Monday, September 26, 2016

Mushrooms Hunting

Leccinum aurantiacum

Mushroom hunting is one of activities with physical exercise and with the bonus of incredibly satisfying results. It’s a great way to get outdoors  and to catch the best reward. I love pretty mushrooms, although they always try to hide under grass, old leaves, tree branches, moss.
Boletus edulis and boletus pinophilus  (or White fungus) is the most-coveted mushroom among mushroom hunters because they’re meaty and aromatic and are easy to identify and safe to eat. It often grows in pine, deciduous  and mixed forests. (source:http://mushroom-collecting.com)


Boletus edulis (Boletes)
Boletus edulis (Boletes)
This one wants to look like any other thing but not a mushroom!

Leccinum aurantiacum (Orange Oak bolete)
Leccinum scabrum (Rough-stemmed bolete)

Leccinum aurantiacum and Leccinum scabrum often grow in aspen and birch forests. Leccinum aurantiacum is large, attractive and easy to spot. They are very colorful and I love hunting them but don't like to use these mushrooms because of a sponge that these mushrooms have  below a cap.

Ananita muscaria (Fly agaric)
Ananita muscaria  grow in woodland, or beside trees especially of birch and pine. Contains the toxin muscarine, which causes sweat-inducing poisoning. It is a common and widespread fungus, commonly depicted in children’s books and on Christmas cards around the world. (source: Kew Science)
I'm delighted to spot Fly agaric near a tree but I never put in my basket :D

Armillariella mellea (Honey fungus)

Some people don't hunt Honey fungus that sometimes look like Fly agaric. Their color varying from yellowish-brown to reddish-brown, the disc darker with fine hair or scales. I always boil and them fry Honey mushrooms with onion and species, I love eating them in soup too.


Leccinum aurantiacum (Orange Oak bolete)
Boletus edulis (Boletes)
Boletus edulis (Boletes)


The Bolete is a very popular, delicious, meaty mushroom that grows all over the world. It has many names such as king, cep, porcini, steinpilz, penny bun, white and many others. Especially the king bolete is a favorite and familiar mushroom drawn, painted or sculpted by artists. The king is often very large and stately with a thick club shaped stem, thick cap and an impressive appearance. (source:http://mushroom-collecting.com)
I'm not very lucky in boletes or white fungus hunting and when I catch it, I' m happy! I cook soup, fry with potatoes, dry them for winter time.
 
 Cantharellus cibarius (Chanterelle)

The Chanterelle is found and enjoyed by people all over the world. It has many names, pfifferling, girolle, gallinacci, fox. It is fairly common and easy to spot and grows in great profusion some years. (source:http://mushroom-collecting.com)
To me it is very easy to hunt foxes because I can perfectly see them between grass or low blueberry bushes. When I find Chanterelles I sit and catch fungus around me :D. I fry them and cook soup or eat with veggies.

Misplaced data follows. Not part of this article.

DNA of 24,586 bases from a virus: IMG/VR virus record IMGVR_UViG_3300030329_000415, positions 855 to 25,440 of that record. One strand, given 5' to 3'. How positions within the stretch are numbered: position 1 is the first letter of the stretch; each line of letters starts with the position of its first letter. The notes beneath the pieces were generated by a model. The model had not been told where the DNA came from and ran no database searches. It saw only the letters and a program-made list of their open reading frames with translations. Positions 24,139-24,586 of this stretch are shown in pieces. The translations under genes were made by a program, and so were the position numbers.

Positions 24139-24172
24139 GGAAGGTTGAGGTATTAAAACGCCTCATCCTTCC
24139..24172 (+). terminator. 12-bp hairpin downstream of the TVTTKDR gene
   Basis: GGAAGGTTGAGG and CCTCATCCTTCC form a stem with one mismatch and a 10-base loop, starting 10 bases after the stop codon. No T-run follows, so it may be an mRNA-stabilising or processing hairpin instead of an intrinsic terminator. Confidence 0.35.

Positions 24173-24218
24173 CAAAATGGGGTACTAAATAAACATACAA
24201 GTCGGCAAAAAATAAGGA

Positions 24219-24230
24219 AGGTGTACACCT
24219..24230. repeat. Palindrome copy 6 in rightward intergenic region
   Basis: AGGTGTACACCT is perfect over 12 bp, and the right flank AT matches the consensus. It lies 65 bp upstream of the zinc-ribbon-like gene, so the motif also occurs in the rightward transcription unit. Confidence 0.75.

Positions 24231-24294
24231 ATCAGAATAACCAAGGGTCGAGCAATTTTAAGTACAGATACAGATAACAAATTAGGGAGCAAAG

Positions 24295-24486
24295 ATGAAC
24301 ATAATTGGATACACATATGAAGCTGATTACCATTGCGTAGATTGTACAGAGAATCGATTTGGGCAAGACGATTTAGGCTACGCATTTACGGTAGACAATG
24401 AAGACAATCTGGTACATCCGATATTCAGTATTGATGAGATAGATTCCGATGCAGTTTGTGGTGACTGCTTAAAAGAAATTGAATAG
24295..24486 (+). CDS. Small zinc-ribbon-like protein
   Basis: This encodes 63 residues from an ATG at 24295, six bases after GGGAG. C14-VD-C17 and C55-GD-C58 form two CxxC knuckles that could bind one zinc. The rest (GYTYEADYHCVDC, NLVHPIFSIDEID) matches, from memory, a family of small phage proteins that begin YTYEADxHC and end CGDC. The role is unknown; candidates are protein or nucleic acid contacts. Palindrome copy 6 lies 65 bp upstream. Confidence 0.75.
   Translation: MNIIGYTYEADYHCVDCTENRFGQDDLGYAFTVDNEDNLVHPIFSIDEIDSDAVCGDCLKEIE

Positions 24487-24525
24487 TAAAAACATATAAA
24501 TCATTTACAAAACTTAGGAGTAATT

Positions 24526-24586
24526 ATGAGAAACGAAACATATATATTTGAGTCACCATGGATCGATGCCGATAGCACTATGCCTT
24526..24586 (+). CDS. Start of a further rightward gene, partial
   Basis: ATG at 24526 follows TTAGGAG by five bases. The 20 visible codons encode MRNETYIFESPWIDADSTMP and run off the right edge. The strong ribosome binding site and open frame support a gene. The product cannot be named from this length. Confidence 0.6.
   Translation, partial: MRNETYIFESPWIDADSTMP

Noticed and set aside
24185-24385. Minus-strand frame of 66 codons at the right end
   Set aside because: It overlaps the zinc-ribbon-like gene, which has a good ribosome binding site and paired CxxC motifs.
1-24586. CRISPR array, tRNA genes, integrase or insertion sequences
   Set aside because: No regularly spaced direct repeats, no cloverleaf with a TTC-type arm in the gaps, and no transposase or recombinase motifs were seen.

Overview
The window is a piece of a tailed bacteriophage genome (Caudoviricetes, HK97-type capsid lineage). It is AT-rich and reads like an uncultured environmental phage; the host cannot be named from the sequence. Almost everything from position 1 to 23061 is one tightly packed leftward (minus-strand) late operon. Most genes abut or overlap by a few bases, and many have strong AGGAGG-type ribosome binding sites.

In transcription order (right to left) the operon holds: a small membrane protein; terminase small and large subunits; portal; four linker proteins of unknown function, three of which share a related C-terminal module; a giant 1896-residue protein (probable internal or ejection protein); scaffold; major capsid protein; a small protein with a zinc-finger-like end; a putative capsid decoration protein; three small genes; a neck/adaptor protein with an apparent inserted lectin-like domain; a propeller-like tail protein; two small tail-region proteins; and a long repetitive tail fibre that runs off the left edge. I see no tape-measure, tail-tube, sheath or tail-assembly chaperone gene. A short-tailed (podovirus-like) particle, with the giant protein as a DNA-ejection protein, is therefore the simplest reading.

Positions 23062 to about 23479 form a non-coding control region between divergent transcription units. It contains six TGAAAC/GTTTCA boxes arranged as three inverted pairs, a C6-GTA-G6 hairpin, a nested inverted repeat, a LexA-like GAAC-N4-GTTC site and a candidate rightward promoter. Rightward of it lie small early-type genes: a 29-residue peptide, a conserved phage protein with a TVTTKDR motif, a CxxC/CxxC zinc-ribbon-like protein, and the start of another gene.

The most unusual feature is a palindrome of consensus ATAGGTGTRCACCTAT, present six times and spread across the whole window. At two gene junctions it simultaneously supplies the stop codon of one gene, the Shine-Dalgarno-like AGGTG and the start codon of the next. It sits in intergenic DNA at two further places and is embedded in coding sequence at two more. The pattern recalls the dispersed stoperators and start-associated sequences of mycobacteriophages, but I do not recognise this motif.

The photos of mushrooms were made in the woods near my summer cottage, Saint Petersburg.

Did you ever go to mushroom hunting? What did you catch? How do you use fungus?

Thursday, September 15, 2016

Flowers, Redcurrant Jelly and a Plaid - GBBD

Despite of autumn, the weather is warm enough and my garden keeps living like in summer. Asters, lilies, ligularia, phlox and of course hydrangea grandiflora reign in the garden. The tall, with large white-pink inflorescence hydrangea bush is sumptuously seen from the entrance. I'd chosen the right place to plant small thin hydrangea trunk 10 years ago. It grows and blooms happily near the gazebo, having sun from midday till evening.


If you, my friends remember, I picked up a lot of redcurrant berries in my garden, see here. And I had to make something with this harvest,  so not thinking a lot I decided to make jelly of redcurrant juice and sugar (1:1). After boiling a mixture of juice and sugar about 20 min I canned jelly in some jars. Yesterday I opened one of these to see how this jelly is. It's very thick and it slowly drops off a spoon. It tastes like fresh redcurrant, sweet-sourly and is good for toasts.  



However the garden work isn't still too much. September is cooler than August, so I've been thinking about new warm clothes. One day I had had an interesting idea to unpick some knitted things that I don't wear now and very soon I had many hanks of yarn of different colors. 
I've crocheted small squares using all yarns, squares are 40 and are unlike. Then I've put them along alternating between the colors and crocheted again one by one.



I crocheted by sides and ironed and here is a new plaid (40 x 150 cm) for winter evenings :). My new plaid reminds me gathered together flower heads.

How is your garden in autumn? Do you need to do something in this time?

Monday, September 5, 2016

Wordless Monday: Annual Dahlia and Aster

 
 
 


I've grown these aster and dahlia from seed, started in early spring on my windowsills.
Do you love growing annuals by your own or do you prefer to buy seedlings for your garden?